Palazzo Medici: the Chapel – by David Dryer

In 1459 Benozzo Gozzoli started work on a commission by Cosimo and Piero de’ Medici to fresco the private chapel in the Palazzo Medici in Florence (Figure 1). This text considers the nature of the commission, its subject matter and materials, and discusses its iconography and purpose in celebrating religious devotion at the same time as promoting the status and political influence of the Medici family.

Gozzoli chapel

Figure 1: The chapel of the Palazzo Medici 

The fresco cycle, completed in about two years and covering all but one wall of the small chapel depicts the procession of the Magi towards the Christ child who is depicted on Fra Filippo Lippi’s altarpiece (now replaced by a copy). Images of angels and shepherds complete the scene. The frescos were executed with great detail and the colours have survived remarkably well. 

The sequence commences on the east wall with the youngest king, Caspar and his retinue descending from the mountains. Magus Balthasar gazes upwards, possibly towards where a star of Bethlehem may have been prior to the alterations made when the palazzo was sold to the Riccardi family in 1659. On the west wall Magus Melchior is the closest to the Christ child on the altarpiece and he is accompanied by the largest procession of pilgrims. This all takes place in a minutely detailed landscape which bears resemblance to the countryside around Florence and is populated with all manner of animals and birds.

From the late 1430’s Cosimo de’ Medici was a man with considerable political influence in Florence, a de facto ruler who sought to promote both the city and his family. A rare privilege bestowed upon Cosimo by Martin V, to whom he was Papal banker, allowed the Palazzo Medici to include a chapel for private prayer and to be used as a reception room for important dignitaries.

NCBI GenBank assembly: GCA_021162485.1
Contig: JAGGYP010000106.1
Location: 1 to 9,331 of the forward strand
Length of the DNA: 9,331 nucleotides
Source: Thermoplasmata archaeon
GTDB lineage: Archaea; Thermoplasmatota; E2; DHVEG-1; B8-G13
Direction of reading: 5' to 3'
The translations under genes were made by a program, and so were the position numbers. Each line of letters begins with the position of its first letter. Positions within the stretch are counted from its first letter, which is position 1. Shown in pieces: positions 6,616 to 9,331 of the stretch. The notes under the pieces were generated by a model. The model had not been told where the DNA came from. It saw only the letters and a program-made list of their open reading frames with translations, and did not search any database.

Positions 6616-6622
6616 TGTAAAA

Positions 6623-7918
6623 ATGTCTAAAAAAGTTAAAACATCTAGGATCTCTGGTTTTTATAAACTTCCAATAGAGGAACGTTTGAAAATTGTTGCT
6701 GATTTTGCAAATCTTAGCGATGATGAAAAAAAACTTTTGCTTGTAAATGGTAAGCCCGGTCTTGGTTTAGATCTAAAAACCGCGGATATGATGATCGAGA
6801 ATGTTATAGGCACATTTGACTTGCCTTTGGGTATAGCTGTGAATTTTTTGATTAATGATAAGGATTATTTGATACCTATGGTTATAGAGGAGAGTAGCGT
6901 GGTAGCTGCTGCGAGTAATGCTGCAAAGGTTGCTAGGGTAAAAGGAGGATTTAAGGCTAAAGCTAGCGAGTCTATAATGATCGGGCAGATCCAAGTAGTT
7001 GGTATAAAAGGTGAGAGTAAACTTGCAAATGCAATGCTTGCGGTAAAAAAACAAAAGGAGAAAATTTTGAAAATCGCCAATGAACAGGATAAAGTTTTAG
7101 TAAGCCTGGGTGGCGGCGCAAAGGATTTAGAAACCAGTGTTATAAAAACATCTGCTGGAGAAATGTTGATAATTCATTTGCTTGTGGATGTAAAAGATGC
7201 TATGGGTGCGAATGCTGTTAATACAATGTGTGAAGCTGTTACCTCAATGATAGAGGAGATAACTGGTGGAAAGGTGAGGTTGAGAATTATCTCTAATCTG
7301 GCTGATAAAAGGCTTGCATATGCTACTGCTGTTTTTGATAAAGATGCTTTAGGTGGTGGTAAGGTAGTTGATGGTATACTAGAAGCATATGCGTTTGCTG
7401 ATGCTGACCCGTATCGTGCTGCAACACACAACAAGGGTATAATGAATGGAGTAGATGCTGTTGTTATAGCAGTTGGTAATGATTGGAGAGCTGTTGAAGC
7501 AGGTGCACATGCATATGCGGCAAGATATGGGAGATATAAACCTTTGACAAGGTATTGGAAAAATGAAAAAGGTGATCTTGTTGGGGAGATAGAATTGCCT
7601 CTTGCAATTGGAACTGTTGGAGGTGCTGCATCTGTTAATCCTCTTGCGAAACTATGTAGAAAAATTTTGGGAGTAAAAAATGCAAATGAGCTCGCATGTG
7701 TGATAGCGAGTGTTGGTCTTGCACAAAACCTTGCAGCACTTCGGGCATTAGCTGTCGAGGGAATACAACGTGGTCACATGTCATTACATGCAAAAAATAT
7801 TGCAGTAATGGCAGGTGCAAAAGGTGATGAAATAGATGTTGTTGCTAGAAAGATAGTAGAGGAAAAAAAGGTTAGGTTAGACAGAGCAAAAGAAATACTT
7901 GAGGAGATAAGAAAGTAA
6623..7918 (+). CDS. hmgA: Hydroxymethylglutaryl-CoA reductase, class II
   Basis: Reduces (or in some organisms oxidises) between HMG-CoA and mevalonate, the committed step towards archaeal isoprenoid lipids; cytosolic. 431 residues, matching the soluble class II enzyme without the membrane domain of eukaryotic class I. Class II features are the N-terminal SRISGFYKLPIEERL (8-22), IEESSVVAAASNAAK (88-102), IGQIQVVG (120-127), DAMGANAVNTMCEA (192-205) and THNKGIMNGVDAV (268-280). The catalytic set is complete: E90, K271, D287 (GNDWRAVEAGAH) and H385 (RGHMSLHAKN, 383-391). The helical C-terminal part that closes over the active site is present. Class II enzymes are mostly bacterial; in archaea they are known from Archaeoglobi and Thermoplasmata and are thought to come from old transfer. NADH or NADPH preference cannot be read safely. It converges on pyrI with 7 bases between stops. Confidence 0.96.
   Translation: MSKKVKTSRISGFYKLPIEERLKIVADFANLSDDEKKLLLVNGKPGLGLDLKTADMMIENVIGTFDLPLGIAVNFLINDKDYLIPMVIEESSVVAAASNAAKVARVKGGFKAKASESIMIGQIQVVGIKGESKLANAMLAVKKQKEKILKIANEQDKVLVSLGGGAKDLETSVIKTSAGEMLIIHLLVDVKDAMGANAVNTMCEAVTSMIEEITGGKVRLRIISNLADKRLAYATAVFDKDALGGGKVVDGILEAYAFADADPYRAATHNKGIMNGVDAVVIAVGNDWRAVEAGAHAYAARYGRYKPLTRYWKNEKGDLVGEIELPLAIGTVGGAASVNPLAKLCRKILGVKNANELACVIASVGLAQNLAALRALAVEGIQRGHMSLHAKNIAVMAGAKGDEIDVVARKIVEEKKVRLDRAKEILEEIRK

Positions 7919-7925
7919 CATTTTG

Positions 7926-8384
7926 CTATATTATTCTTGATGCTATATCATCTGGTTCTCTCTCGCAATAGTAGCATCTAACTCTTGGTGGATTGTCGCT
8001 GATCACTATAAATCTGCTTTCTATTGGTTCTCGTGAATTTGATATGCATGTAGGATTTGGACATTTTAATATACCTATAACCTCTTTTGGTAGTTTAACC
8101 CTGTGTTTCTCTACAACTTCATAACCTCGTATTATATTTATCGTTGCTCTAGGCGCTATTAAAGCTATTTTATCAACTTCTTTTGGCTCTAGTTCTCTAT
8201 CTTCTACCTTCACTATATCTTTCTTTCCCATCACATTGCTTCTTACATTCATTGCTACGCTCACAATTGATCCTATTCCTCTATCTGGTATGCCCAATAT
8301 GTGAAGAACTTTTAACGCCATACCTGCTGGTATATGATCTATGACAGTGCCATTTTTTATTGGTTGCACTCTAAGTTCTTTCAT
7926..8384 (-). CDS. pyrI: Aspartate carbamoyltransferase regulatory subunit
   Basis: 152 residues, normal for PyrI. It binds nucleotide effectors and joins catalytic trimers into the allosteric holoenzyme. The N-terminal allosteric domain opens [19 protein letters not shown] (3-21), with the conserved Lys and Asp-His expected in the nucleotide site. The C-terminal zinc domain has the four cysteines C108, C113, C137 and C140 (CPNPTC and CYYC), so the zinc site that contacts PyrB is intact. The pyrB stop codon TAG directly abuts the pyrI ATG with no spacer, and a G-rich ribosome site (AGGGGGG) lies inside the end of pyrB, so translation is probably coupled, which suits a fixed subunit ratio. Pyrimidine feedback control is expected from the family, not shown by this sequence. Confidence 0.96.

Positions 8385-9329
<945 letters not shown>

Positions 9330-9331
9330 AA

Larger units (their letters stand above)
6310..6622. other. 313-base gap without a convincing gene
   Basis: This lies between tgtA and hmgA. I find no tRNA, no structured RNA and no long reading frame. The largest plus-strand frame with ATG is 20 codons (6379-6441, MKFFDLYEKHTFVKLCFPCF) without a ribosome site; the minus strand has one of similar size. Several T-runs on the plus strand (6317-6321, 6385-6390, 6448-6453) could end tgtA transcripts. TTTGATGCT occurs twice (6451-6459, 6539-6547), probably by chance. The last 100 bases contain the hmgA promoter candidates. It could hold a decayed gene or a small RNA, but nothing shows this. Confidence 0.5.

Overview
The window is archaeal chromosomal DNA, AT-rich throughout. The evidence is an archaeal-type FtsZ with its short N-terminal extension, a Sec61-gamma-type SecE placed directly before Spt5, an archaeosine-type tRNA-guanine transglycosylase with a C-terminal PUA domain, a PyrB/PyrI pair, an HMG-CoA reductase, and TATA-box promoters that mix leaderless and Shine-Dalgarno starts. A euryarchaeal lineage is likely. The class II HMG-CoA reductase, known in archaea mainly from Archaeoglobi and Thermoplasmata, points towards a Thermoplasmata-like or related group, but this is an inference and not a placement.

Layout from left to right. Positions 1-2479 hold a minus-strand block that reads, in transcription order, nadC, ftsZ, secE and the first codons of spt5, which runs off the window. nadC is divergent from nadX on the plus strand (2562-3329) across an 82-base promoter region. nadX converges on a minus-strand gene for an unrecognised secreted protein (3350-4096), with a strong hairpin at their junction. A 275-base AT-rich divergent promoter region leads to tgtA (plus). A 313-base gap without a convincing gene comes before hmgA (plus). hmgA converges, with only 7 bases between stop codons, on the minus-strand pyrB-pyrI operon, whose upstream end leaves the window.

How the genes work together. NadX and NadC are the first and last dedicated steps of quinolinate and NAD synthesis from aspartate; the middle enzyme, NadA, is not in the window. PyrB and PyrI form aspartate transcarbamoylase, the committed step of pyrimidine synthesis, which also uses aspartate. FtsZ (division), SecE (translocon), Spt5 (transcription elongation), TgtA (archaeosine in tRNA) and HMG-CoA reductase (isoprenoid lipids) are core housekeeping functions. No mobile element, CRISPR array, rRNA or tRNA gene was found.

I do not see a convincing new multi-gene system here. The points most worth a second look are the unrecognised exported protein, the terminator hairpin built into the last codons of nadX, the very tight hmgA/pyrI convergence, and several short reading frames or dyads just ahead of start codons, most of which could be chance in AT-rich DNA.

The choice of subject matter was particularly relevant for Cosimo, who was active in the religious community of Florence and a patron of religious art. He belonged to the Compagnia de’ Magi, a confraternity that congregated at San Marco and organised the annual Festa de’ Magi, a public festival dedicated to the three kings. Cosimo took part in re-enactments of the journey of the Magi and contemporary accounts of the pomp and splendour of these parades are reflected in the frescos. There is much use of gold and metals that would have reflected candlelight (the only light in the original chapel) to great effect. In a surviving letter from the artist to Piero de’ Medici he reminds his patron that he needs to acquire ultramarine from Venice to complete the brocades on one wall, suggesting that the more expensive materials may have been provided by the patron. The same letter also suggests that the artist may have been poorly or irregularly paid for his work, since he had to beg Piero to advance him 50 florins with which to ‘buy corn and many other things’ that he needed.

The Magi are dressed in white, green and red, colours alluding to the theological virtues of faith, hope and charity and also the armorial colours of the Medici family whose coat of arms features on the bridles and saddles of horses. A number of orange trees are depicted and in many artworks commissioned by the Medici oranges are used as an allusion to the coat of arms.